The Inernational Monetary Fund (IMF) advised the South Korean government to determine its rate of increase in minimum wage in line with labor productivity growth and reduce support for small and medium-sized enterprises (SMEs) in stages.
“Labor reform and commodity market reform are the key to a higher potential growth rate and more jobs should be created in the private sector with labor market flexicurity enhanced,” the IMF pointed out, continuing that a rise in wage exceeding labor productivity improvement can lead to a decline in industrial competitiveness. In South Korea, the minimum wage rose by no less than 29.1 percent last year and this year, hitting small firms and businesses hard and negatively affecting domestic economic situations.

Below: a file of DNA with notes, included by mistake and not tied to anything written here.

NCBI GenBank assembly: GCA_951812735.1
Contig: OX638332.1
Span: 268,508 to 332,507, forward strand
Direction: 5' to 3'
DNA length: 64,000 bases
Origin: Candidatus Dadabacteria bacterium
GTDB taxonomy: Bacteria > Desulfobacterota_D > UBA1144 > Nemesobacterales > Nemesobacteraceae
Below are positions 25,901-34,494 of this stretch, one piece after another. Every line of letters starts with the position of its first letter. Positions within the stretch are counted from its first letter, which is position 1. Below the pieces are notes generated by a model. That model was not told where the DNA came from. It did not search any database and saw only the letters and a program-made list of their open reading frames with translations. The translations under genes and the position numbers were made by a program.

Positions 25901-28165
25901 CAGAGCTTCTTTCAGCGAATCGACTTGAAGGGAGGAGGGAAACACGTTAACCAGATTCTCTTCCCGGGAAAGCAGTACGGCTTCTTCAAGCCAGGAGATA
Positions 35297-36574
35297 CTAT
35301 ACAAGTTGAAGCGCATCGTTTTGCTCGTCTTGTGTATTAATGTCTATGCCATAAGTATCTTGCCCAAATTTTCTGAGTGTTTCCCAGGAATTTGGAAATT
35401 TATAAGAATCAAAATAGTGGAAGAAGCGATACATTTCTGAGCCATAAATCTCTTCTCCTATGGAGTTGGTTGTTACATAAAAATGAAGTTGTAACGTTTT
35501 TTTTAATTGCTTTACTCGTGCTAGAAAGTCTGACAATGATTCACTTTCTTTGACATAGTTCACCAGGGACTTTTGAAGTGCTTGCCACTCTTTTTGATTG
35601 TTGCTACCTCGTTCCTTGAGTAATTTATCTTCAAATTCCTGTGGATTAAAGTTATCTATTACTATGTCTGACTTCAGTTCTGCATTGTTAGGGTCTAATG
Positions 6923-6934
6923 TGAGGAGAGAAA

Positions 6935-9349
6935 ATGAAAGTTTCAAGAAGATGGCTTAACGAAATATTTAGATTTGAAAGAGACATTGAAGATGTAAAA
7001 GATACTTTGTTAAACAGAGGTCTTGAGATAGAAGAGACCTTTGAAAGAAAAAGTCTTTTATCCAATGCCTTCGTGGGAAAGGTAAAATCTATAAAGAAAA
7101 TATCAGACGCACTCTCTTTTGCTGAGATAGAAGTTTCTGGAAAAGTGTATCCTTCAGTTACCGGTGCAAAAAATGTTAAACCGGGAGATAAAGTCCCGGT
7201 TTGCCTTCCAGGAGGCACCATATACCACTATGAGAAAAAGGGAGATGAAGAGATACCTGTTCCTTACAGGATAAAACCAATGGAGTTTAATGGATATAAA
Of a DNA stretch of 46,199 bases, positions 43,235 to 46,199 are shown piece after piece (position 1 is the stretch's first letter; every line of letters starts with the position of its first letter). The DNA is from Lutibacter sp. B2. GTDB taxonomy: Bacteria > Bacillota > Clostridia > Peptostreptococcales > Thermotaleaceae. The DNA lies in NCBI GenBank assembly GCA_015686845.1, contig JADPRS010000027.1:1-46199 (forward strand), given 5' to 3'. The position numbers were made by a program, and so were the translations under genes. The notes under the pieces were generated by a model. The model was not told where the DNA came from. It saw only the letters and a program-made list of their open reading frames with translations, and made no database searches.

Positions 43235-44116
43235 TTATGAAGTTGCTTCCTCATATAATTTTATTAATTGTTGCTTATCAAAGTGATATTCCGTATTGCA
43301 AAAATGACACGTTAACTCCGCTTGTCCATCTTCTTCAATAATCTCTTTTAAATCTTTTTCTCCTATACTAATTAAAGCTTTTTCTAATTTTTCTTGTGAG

“Enterprises should be less regulated and entry barriers should be lowered,” the IMF went on to say, adding, “At the same time, existing protection for companies should be reduced so that manufacturing portfolios can be diversified and the service industry can be opened more with the private sector taking a bigger role.”
The IMF also said that it supports the South Korean government’s supplementary budget plan and the plan needs to be expansionary enough for the sake of economic growth, job creation and more balanced economic indices. “In the long term, tax reform is required for innovation, efficiency improvement and more growth,” it added, stressing that much more fiscal income is necessary with a change in population structure ongoing.